Advertisement

Masking Distracting Ambient Sound in an Adaptive VR-Application to Increase Presence

  • Felix Born
  • Maic Masuch
Conference paper
Part of the Lecture Notes in Computer Science book series (LNCS, volume 10507)

Abstract

The perception of disruptive outside sound while being inside a virtual reality simulation can break the experience of presence. Even with noise cancelling headphones external sound cannot be blocked completely. In this paper, we present an acoustic compensation method to sustain the virtual illusion. We developed a testbed VR prototype that allows to classify real-life sound and to adapt the virtual world accordingly by activating pre-defined playable content. The application analyzes and classifies outside sound in real time and triggers a suitable in-game object that matches the outside sound. Our implementation is a first approach, we want to use it to further examine the possibility of adaptive audio to mask external disruptive sounds resulting in an enhanced VR experience.

Keywords

Virtual reality gaming Immersion Presence Adaptivity Auditory immersion Audio masking 

References

  1. 1.
    Cummings, J.J., Bailenson, J.N.: How immersive is enough? A meta-analysis of the effect of immersive technology on user presence. Media Psychol. 19(2), 272–309 (2016)CrossRefGoogle Scholar
  2. 2.
    Eladhari, M., Nieuwdorp, R., Fridenfalk, M.: The soundtrack of your mind: mind music-adaptive audio for game characters. In: Proceedings of the 2006 ACM SIGCHI International Conference on Advances in Computer Entertainment Technology, p. 54. ACM (2006)Google Scholar
  3. 3.
    Gan, W.S., Kuo, S.M.: An integrated audio and active noise control headset. IEEE Trans. Consum. Electron. 48(2), 242–247 (2002)CrossRefGoogle Scholar
  4. 4.
    Heeter, C.: Being there: the subjective experience of presence. Presence Teleoperators Virtual Environ. 1(2), 262–271 (1992)CrossRefGoogle Scholar
  5. 5.
    Hendrix, C., Barfield, W.: The sense of presence within auditory virtual environments. Presence Teleoperators Virtual Environ. 5(3), 290–301 (1996)CrossRefGoogle Scholar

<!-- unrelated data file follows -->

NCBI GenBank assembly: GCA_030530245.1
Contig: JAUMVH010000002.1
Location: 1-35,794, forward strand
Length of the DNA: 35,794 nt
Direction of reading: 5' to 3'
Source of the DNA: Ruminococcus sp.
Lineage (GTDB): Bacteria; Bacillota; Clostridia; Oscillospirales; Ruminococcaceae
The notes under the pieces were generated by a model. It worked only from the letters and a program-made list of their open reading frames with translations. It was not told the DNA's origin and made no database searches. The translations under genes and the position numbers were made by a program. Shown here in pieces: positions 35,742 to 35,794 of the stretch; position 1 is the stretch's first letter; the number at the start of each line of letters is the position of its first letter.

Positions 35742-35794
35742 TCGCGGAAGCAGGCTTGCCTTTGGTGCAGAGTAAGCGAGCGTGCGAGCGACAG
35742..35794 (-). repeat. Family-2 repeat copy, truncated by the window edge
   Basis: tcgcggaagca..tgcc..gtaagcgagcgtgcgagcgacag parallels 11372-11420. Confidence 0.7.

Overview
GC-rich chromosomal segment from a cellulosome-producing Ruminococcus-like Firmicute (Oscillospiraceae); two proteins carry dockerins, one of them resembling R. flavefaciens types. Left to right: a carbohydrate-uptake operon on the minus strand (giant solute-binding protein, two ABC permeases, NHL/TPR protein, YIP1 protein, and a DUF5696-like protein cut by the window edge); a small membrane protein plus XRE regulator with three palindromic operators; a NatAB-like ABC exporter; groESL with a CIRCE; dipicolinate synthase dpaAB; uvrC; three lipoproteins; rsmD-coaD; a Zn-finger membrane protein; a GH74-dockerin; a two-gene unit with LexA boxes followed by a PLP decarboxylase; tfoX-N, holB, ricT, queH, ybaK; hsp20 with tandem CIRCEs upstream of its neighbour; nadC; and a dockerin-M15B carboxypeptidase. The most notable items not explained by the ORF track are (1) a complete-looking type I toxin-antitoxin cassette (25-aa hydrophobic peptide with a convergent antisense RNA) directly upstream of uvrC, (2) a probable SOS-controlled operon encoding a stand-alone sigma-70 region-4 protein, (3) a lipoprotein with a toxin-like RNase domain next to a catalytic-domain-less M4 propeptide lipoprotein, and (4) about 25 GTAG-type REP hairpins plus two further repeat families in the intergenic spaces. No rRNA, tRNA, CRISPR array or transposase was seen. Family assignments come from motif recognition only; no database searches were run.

6. 6.
    Hoffman, H.G., Doctor, J.N., Patterson, D.R., Carrougher, G.J., Furness, T.A.: Virtual reality as an adjunctive pain control during burn wound care in adolescent patients. Pain 85(1), 305–309 (2000)CrossRefGoogle Scholar
  7. 7.
    Hoffman, H.G., Patterson, D.R., Seibel, E., Soltani, M., Jewett-Leahy, L., Sharar, S.R.: Virtual reality pain control during burn wound debridement in the hydrotank. Clin. J. Pain 24(4), 299–304 (2008)CrossRefGoogle Scholar
  8. 8.
    Hoffman, H.G., Seibel, E.J., Richards, T.L., Furness, T.A., Patterson, D.R., Sharar, S.R.: Virtual reality helmet display quality influences the magnitude of virtual reality analgesia. J. Pain 7(11), 843–850 (2006)CrossRefGoogle Scholar
  9. 9.
    Karalar, M., Keles, I., Doğantekin, E., Kahveci, O.K., Sarici, H.: Reduced pain and anxiety with music and noise-canceling headphones during shockwave lithotripsy. J. Endourol. 30(6), 674–677 (2016)CrossRefGoogle Scholar
  10. 10.
    Molesworth, B.R., Burgess, M., Gunnell, B., Löffler, D., Venjakob, A., et al.: The effect on recognition memory of noise cancelling headphones in a noisy environment with native and nonnative speakers. Noise Health 16(71), 240 (2014)CrossRefGoogle Scholar
  11. 11.
    Poeschl, S., Wall, K., Doering, N.: Integration of spatial sound in immersive virtual environments an experimental study on effects of spatial sound on presence. In: 2013 IEEE Virtual Reality (VR), pp. 129–130. IEEE (2013)Google Scholar
  12. 12.
    Riecke, B.E., Feuereissen, D.: To move or not to move: can active control and user-driven motion cueing enhance self-motion perception (vection) in virtual reality? In: Proceedings of the ACM Symposium on Applied Perception, pp. 17–24. ACM (2012)Google Scholar
  13. 13.
    Slater, M.: A note on presence terminology. Presence Connect 3(3), 1–5 (2003)Google Scholar
  14. 14.
    Wharton, A., Collins, K.: Subjective measures of the influence of music customization on the video game play experience: a pilot study. Game Stud. Int. J. Comput. Game Res. 11(2) (2011)Google Scholar
  15. 15.
    Wickens, C.: Processing resources in attention, dual task performance, and workload assessment (no. epl-81-3/onr-81-3). Illinois University at Urbana Engineering-Psychology Research Lab (1981)Google Scholar
  16. 16.
    Witmer, B.G., Singer, M.J.: Measuring presence in virtual environments: a presence questionnaire. Presence Teleoperators Virtual Environ. 7(3), 225–240 (1998)CrossRefGoogle Scholar
  17. 17.
    Wood, R.T., Griffiths, M.D., Chappell, D., Davies, M.N.: The structural characteristics of video games: a psycho-structural analysis. CyberPsychology Behav. 7(1), 1–10 (2004)CrossRefGoogle Scholar

Copyright information

© IFIP International Federation for Information Processing 2017

Authors and Affiliations

  1. 1.Entertainment Computing GroupUniversity of Duisburg-EssenDuisburgGermany

Personalised recommendations